• Hi Conor, I’ve made this only once and like you had a hard time figuring out the definitive recipe. Your recipe seems good though, so I might give it a try. I love how you explain why certain steps are needed, to me that is the sign of a good recipe. At what temperature did you have the oven? The problem with recipes like this is that the temperature to cook the carrots is too high for the beef. When I make this I should probably get Irish beef with nice marbling, otherwise the meat will end up too dry. I might try to do it sous-vide alongside conventional to compare the difference.
    I also run in the problem of photographing the ingredients, starting with the cooking and then realising that I forgot an ingredient on the photo but can’t go back because I already started with some of the other ingredients…
    Great post as always, love your wit!

    • P.S. I checked the French version of Wikipedia and it says that the only mandatory ingredients are beef and red burgundy wine. Usually it also has carrots, bouquet garni (parsley, thyme, bay leaf), mushrooms, bits of bacon, garlic, normal onions and pearl onions. Served with potatoes. So you are well within “traditional” according to Wikipedia, except for your choice of wine 😉

      • So, I got half the ingredients right? I must try harder. Though, my wine choice was limited to what I had to hand.

        • Well technically speaking you made Boeuf Corbierois 😉 But only a chauvinist Bourguignon (as in person from Burgundy) would really mind. You did use a French wine, so French chauvinists still love you 🙂

          • I’m curious – how did you conceive the Boeuf Corbierois idea? I know Corbiere in Jersey (CI) well, and can’t find anyone who knows what this means….unless you were to make Boeuf Bourguignon with Chateau de Jonquieres Corbieres 2014, or a similar wine…that might do it.

    • Oven at 190 or so. I do like my carrots to be al dente. I hate when they get too soggy. Every time I do an ingredients shot, even when I double check the recipe, I manage to leave something or many thing out. There is something strange going on there.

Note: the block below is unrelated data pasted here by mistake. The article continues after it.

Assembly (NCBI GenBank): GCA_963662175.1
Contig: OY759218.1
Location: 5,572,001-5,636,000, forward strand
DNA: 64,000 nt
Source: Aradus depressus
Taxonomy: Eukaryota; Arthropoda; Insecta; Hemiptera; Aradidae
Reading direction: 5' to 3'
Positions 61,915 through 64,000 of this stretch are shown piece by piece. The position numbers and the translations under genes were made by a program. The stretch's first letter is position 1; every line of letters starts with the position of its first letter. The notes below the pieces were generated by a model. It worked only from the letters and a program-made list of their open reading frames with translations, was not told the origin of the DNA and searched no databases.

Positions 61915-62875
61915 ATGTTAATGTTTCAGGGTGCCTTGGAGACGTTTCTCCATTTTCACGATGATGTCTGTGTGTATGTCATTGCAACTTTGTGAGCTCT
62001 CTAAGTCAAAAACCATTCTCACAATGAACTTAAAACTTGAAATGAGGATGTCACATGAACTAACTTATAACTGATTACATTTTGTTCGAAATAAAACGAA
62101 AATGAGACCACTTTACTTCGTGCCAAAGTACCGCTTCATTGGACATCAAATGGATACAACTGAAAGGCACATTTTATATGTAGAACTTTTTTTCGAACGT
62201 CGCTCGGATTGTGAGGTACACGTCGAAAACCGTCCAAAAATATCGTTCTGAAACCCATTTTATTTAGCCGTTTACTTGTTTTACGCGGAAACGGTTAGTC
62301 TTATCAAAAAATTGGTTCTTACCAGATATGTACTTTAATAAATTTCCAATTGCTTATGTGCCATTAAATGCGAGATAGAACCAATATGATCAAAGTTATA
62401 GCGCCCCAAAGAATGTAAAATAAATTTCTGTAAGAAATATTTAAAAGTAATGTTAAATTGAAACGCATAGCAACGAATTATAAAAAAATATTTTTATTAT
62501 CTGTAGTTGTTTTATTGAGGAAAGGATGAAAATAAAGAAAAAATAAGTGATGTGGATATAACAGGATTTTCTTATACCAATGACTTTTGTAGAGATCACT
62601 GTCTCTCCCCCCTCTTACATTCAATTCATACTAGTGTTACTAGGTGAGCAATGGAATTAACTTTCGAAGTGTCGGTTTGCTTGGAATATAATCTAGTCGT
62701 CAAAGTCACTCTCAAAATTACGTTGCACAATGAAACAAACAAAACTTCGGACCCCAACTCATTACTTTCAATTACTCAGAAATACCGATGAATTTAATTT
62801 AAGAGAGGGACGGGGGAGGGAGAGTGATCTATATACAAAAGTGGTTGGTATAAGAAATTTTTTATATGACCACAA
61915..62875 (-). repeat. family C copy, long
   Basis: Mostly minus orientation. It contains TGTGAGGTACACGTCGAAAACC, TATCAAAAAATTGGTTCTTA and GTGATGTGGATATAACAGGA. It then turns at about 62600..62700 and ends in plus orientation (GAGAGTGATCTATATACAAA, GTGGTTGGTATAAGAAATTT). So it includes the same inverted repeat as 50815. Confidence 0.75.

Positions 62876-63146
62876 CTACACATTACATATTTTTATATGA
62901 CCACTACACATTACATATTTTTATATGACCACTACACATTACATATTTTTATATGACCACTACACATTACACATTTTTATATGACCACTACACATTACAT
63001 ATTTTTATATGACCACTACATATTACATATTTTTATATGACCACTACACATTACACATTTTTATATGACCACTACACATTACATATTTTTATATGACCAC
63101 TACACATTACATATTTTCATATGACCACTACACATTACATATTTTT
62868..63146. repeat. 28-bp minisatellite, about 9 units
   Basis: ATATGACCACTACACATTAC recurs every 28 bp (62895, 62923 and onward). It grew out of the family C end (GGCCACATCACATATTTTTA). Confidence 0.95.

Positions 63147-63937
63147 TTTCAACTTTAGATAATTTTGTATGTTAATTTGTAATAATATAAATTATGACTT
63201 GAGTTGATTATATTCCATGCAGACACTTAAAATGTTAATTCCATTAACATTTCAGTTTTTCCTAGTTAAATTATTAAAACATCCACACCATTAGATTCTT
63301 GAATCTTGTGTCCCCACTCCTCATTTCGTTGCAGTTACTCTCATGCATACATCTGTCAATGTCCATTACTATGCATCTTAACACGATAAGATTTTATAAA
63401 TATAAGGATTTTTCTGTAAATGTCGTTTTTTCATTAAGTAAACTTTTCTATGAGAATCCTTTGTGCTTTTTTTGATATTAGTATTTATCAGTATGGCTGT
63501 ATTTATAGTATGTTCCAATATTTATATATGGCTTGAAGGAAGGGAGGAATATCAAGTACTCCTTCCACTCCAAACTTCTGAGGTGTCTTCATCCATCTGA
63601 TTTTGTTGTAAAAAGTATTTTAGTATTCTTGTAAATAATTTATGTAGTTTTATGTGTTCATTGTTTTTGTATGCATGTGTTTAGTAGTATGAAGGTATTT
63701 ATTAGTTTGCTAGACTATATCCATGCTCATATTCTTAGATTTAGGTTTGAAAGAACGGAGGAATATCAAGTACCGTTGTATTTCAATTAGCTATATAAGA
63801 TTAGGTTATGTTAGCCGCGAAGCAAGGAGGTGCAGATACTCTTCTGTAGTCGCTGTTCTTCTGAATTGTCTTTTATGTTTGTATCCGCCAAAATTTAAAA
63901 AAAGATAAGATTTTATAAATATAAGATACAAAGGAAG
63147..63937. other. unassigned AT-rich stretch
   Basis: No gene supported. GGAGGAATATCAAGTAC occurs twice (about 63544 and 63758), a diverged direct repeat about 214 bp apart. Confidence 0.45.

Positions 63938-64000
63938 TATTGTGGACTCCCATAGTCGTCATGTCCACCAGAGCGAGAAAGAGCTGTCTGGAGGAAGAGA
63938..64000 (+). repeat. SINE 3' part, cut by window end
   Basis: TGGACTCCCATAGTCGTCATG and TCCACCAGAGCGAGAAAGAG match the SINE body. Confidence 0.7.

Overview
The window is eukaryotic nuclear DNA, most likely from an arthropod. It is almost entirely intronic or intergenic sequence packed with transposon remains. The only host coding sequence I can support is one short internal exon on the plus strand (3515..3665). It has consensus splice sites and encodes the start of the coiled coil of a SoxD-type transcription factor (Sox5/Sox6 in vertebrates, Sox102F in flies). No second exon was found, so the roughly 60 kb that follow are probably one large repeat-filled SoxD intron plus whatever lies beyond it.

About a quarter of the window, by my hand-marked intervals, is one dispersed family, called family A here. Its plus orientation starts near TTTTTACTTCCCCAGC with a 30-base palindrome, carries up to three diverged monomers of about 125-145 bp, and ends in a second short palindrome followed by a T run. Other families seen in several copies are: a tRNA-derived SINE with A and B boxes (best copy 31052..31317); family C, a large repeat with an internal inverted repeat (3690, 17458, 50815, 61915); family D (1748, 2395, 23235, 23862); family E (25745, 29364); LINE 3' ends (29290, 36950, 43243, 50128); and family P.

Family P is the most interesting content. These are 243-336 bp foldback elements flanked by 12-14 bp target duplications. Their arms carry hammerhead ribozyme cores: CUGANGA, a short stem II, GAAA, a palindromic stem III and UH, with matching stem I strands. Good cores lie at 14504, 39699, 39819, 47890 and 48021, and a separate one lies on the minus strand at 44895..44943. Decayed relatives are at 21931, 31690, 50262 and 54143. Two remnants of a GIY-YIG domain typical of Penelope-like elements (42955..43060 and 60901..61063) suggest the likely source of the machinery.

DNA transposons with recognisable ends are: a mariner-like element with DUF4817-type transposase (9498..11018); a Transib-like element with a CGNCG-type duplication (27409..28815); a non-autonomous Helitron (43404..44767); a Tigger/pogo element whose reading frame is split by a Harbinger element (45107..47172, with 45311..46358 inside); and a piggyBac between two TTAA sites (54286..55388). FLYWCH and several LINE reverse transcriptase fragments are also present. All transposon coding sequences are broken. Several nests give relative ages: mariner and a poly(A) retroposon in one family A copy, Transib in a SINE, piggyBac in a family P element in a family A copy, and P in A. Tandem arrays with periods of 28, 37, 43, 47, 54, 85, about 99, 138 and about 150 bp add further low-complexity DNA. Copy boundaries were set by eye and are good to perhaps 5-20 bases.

• Wow, what a thorough post!! And bravo on continuing to make piles of raw, bloody meat look so sinful. I think I’ll give Julia Child the night off and make the Conor Bofin version ASAP

  • Looks like a keeper Conor! As usual, great presentation of a recipe! Will be bookmarking this one for later use…Like the steps that you show, and the reasons why you have to do it this way…Thanks and will let you know how mine turns out!

  • This is awesome, I will try this recipe with venison soon.Good job Conor!

    • Thanks Justice,
      It was very tasty indeed. It takes a bit of time but I love doing it.

  • That plate at the end looks professional – very professional – you’ve raised the bar here!

    • Don’t speak too soon. A question of getting lucky and not spilling the sauce over everything. I have a couple of posts ready. The ‘plated shot’ is by far the most difficult. Probably because I usually am in dire need of feeding while shooting it.

  • Mister made some tonight after being inspired by your recipe – ’twas lovely.

    • It also means you can discredit several of your pages views from today 😛

      • I thought my Ireland stats today were a bit on the high side. It’s all about the depth of engagement not just stats. Get Mister to send a photo. (Bet I got more views than you today anyway. Ha, Ha.)

  • Adding this to my to-do list!

  • Nice recipe… I like that your carrots still look bright and fresh still

  • Thumbs up! (I’m so hungry right now)

  • I think all your ingredients are prefect for my taste…sounds delicious.

  • Boeuf Bourguignon, mostly following your recipe above, is in the oven as we speak! Thanks for the idea to cook this again, I’ll let you know how it turns out (followed by a blog post later).

  • One of my all time favourites, as a classic dish it always delivers and has yet to disappoint me! Love the history of great chefs who have their own spin on this meal too! 🙂

    • Sadly, we still have the weather in Dublin to be cooking stews. Summer is evading us again this year. Thanks for stopping by.

  • Hi Conor,
    Thanks for visiting my new blog. As you can see, I am fairly new to this – still have to attempt decent images to go with my dishes. Appreciate the support and love the blog.

    • Hi Ciara, I am at it for just over a year now. Great fun, serious cooking education and lots of new friends. Keep at it.

  • If soggy carrots are a problem could I just put them in whole rather than sliced?Is 190c alright for a fan oven? Are certain wines better or any red will do? I know! questions,questions.
    I suppose dumplings are out of the question.?!
    Really enjoyed the read and all the replies,my wife is making it for my upcoming birthday.
    Many thanks

    • I’d be happy to throw the carrots in whole, or later, to get the desired crunch. 180 on fan should do it. Though ovens differ and dishes die. Give it a go. It will be lovely anyway.